The Brahmanda Purana

by G.V. Tagare | 1958 | 319,243 words | ISBN-10: 8120838246 | ISBN-13: 9788120838246

This page describes the narrative of bhargava parashurama (c) which is Chapter 39 of the English translation of the Brahmanda Purana: one of the oldest puranas including common Puranic elements such as cosmogony, genealogy, ethics, geography and yoga. Traditionally, the Brahmandapurana is said to consist of 12,000 verses metrical Sanskrit verses.

Chapter 39 - The narrative of Bhārgava Paraśurāma (c)

Vasiṣṭha said:

l-4a. “When the king of Matsya-land fell, the king Kārttavīrya who had great strength and who was an expert in war despatched many other leading kings to fight.

Bṛhadbala, Somadatta, Vidarbha, the lord of Mithilā, the ruler of Niṣadha, and the king of Magadha came to the battlefield, O king, in order to fight with the leading scion of the family of Bhṛgu. At the behest of the king of Haihaya, all of them who were experts in different kinds of warfare and who took pride in their heroism began to shower volleys of arrows.

4b-6a. With the Pināka bow in his hand resembling the flame of a blazing fire, the scion of the family of Bhṛgu discharged the excellent arrow Nāgapāśa (noose of the Serpents) after invoking the Mantra thereof.

With the missile charged with Garuḍa Mantra, Somadatta of great strength cut off that missile hurled by the leading member of the family of Bhṛgu, during the battle.

6b-8. Then the infuriated Rāma of great fortune, the slayer of enemies killed Somadatta by means of trident granted by Rudra.

With his mace he killed Bṛhadbala, with his fist he killed Vidarbha, the lord of Mithilā with his iron club, the ruler of Niṣadha with his javelin and the king of Magadha by kicking him with his foot. He killed the soldiers by means of volleys of missiles.

9. After killing the entire army in the battle, the son of Jamadagni, of great strength, rushed at Kārttavīrya like the fire at the time of final annihilation.

10-13. On seeing him coming to fight, other kings of great heroism who were aware of what should be done and what should not be done, hid Haihaya behind their back and fought with Rāma, demonstrating thereby their friendship. There were hundreds of kings such as those of the states of Kānyakubja. Surāṣṭra and Avanti. They created a network of arrows all round Rāma. When he was covered with the network of their arrows during the battle, Rāma was not at all visible, O leading king.

Then Akṛtavraṇa remembered the details of Rāma’s life as recounted by the stag.

14-15. The sage (Akṛtavraṇa) entreated Hari for the welfare of the lending member of the family of Bhṛgu.

In the meantime, Rāma who was a great expert in miraculous missiles and weapons destroyed the net work of arrows by means of the arrow with the wind god for its deity, as he knew the Mantras thereof. He stood up ready for renewed battle like the sun coming out of the mist.

16. Rāma, the powerful warrior, fought with them continuously for three days. By means of his exploit, it was easy for him to cut down twelve Akṣauhiṇīs of soldiers in no time.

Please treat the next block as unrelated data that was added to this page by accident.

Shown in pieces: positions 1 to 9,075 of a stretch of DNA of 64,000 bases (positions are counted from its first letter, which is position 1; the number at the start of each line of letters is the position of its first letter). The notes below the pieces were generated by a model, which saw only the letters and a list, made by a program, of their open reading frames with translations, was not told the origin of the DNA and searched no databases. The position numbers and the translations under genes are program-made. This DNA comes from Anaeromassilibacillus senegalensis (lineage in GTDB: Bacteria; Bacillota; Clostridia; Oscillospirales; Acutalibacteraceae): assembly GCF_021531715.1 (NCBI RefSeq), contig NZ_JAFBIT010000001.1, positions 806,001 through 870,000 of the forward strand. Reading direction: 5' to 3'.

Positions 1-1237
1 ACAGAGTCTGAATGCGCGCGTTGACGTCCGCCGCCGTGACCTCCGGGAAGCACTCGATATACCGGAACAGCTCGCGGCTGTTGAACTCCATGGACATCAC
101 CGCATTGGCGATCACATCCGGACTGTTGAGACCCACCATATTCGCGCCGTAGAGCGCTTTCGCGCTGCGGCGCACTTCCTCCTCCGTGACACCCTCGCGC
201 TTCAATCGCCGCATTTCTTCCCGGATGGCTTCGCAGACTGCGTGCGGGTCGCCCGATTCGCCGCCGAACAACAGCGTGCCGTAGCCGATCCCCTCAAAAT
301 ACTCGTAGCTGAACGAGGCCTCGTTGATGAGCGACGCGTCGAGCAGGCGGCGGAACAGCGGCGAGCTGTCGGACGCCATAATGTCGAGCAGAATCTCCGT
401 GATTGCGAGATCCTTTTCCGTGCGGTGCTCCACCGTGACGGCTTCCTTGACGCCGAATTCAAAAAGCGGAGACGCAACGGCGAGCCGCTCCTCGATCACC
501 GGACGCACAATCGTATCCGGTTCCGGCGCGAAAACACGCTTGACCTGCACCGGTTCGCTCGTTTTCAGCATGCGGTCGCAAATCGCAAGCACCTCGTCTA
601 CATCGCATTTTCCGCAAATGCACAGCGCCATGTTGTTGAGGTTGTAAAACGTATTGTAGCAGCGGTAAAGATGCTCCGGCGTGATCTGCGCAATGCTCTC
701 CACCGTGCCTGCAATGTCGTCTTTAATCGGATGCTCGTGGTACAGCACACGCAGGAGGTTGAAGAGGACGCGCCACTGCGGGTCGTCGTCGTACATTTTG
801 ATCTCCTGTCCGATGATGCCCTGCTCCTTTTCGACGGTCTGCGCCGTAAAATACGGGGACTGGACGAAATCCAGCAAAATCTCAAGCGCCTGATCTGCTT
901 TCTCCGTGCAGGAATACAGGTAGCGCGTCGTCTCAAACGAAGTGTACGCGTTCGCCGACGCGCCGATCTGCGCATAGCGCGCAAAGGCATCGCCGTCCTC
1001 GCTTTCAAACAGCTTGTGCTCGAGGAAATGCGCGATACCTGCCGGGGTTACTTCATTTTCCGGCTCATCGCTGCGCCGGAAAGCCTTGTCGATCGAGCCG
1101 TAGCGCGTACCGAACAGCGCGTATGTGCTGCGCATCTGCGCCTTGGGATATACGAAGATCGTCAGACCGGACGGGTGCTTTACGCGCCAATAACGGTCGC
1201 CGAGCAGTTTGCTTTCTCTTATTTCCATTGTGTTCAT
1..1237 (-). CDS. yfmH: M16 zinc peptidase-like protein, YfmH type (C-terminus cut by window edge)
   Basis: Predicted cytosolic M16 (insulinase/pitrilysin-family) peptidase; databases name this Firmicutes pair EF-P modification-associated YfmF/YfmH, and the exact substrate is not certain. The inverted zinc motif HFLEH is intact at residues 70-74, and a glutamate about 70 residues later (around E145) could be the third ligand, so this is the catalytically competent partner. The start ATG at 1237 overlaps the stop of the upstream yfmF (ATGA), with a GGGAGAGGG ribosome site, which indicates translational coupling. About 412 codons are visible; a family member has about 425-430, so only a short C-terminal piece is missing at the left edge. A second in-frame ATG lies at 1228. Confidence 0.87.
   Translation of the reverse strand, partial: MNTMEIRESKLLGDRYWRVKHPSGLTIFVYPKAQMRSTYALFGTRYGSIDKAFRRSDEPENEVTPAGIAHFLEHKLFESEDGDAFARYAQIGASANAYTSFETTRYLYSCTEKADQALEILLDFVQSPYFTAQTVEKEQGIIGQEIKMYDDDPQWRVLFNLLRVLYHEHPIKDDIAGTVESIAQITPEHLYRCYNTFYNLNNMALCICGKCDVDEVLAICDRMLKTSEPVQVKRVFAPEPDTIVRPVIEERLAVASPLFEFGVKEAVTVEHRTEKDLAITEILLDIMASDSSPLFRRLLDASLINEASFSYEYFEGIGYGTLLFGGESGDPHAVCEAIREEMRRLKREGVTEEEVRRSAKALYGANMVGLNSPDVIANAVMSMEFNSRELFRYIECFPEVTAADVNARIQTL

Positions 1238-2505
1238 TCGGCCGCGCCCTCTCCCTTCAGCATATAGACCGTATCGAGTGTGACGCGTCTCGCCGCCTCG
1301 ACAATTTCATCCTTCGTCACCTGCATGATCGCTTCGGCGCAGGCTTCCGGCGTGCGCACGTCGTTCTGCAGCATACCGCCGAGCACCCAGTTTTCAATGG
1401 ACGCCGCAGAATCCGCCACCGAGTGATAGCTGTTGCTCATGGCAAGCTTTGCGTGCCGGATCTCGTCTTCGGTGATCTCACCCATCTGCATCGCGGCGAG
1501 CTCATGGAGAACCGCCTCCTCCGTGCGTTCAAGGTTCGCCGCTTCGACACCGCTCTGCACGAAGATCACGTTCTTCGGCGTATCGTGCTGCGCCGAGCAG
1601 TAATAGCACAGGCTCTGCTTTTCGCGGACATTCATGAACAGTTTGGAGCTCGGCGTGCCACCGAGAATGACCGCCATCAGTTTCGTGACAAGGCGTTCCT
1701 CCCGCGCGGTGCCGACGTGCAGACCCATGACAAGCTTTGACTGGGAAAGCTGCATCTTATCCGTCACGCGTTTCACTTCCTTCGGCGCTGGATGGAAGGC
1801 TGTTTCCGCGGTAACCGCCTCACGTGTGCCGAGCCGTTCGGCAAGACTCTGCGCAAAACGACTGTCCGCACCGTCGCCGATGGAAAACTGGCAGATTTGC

17. As if they had been a grove of plantain trees, Rāma with his most excellent weapon, the axe, chopped off the groups of kings and their great armies.

18. On seeing the army exterminated by the noble-souled Rāma, Sucandra of great valour, born of the solar race, came to the battlefield.

19-23a. He was accompanied by a hundred thousand princes and seven Akṣauhiṇīs of soldiers. Many of those great heroic warriors were roaring like thunderous clouds and shaking the earth, O king. They fought with Bhārgava.

The valorous leading member of the family of Bhṛgu, O king, destroyed in a trice the weapons and the great miraculous-missiles discharged by them.

Taking up his divine axe, comparable to the god of death, Yama the destroyer, and wielding it up against the entire army, the delighter of the family of Bhṛgu mopped it up.

Just as a farmer in the field wholly reaps the rice and cuts off all the grassy weeds with his sickle, so also was done by Rāma.

23b-27. On seeing that army of a hundred thousand princes slain by Rāma, king Sucandra fought in the battlefield, O king.

Both of them were great experts in the use of different kinds of weapons and miraculous missiles and both were excessively agitated.

The leading sage and the leading king, both of them great warriors, fought with each other.

Sucandra, a man of great achievement in the art of warfare, cut off all those weapons and miraculous missiles which Rāma hurled against him.

Rāma was infuriated thereby in the course of the battle. He understood that king Sucandra was fully conversant with everything to be done to attack aggressively or to withstand or to retaliate an attack, he performed Ācamana rite with water and fitted (to his bow the arrow (charged with) the Nārāyaṇa missile that could never be checked.

28. On seeing that missile which had the lustre of a hundred suns hurled by the intelligent Rāma, Sucandra got down from his chariot and bowed to it.

29. That missile evolved by Nārāyaṇa and worthy of being worshipped by all other missiles, left him undisturbed as he bowed down thus, and went to the presence of Nārāyaṇa.

30. On seeing that great missile ineffective and the king quite hale and hearty, Rāma, the slayer of enemies in battle, became surprised.